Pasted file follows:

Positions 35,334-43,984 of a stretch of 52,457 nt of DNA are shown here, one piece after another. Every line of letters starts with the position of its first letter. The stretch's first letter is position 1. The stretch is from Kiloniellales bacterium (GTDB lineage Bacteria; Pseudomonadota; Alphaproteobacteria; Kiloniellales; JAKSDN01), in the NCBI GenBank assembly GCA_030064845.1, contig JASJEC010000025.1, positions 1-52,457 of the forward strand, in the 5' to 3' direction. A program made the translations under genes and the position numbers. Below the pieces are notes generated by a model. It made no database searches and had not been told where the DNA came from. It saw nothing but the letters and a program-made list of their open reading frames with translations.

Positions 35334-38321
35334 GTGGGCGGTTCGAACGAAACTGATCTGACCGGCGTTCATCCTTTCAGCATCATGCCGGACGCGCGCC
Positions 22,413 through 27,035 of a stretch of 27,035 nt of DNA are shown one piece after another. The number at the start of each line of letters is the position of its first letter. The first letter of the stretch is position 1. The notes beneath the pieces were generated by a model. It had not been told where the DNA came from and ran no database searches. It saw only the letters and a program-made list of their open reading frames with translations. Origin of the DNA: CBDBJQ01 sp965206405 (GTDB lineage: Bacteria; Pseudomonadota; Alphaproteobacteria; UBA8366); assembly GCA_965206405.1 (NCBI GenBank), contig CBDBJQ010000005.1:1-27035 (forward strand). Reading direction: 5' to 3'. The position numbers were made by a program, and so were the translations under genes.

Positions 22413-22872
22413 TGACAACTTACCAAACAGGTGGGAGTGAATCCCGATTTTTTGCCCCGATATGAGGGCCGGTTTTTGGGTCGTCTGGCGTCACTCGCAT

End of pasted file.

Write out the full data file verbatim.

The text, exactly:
Positions 35,334-43,984 of a stretch of 52,457 nt of DNA are shown here, one piece after another. Every line of letters starts with the position of its first letter. The stretch's first letter is position 1. The stretch is from Kiloniellales bacterium (GTDB lineage Bacteria; Pseudomonadota; Alphaproteobacteria; Kiloniellales; JAKSDN01), in the NCBI GenBank assembly GCA_030064845.1, contig JASJEC010000025.1, positions 1-52,457 of the forward strand, in the 5' to 3' direction. A program made the translations under genes and the position numbers. Below the pieces are notes generated by a model. It made no database searches and had not been told where the DNA came from. It saw nothing but the letters and a program-made list of their open reading frames with translations.

Positions 35334-38321
35334 GTGGGCGGTTCGAACGAAACTGATCTGACCGGCGTTCATCCTTTCAGCATCATGCCGGACGCGCGCC
Positions 22,413 through 27,035 of a stretch of 27,035 nt of DNA are shown one piece after another. The number at the start of each line of letters is the position of its first letter. The first letter of the stretch is position 1. The notes beneath the pieces were generated by a model. It had not been told where the DNA came from and ran no database searches. It saw only the letters and a program-made list of their open reading frames with translations. Origin of the DNA: CBDBJQ01 sp965206405 (GTDB lineage: Bacteria; Pseudomonadota; Alphaproteobacteria; UBA8366); assembly GCA_965206405.1 (NCBI GenBank), contig CBDBJQ010000005.1:1-27035 (forward strand). Reading direction: 5' to 3'. The position numbers were made by a program, and so were the translations under genes.

Positions 22413-22872
22413 TGACAACTTACCAAACAGGTGGGAGTGAATCCCGATTTTTTGCCCCGATATGAGGGCCGGTTTTTGGGTCGTCTGGCGTCACTCGCAT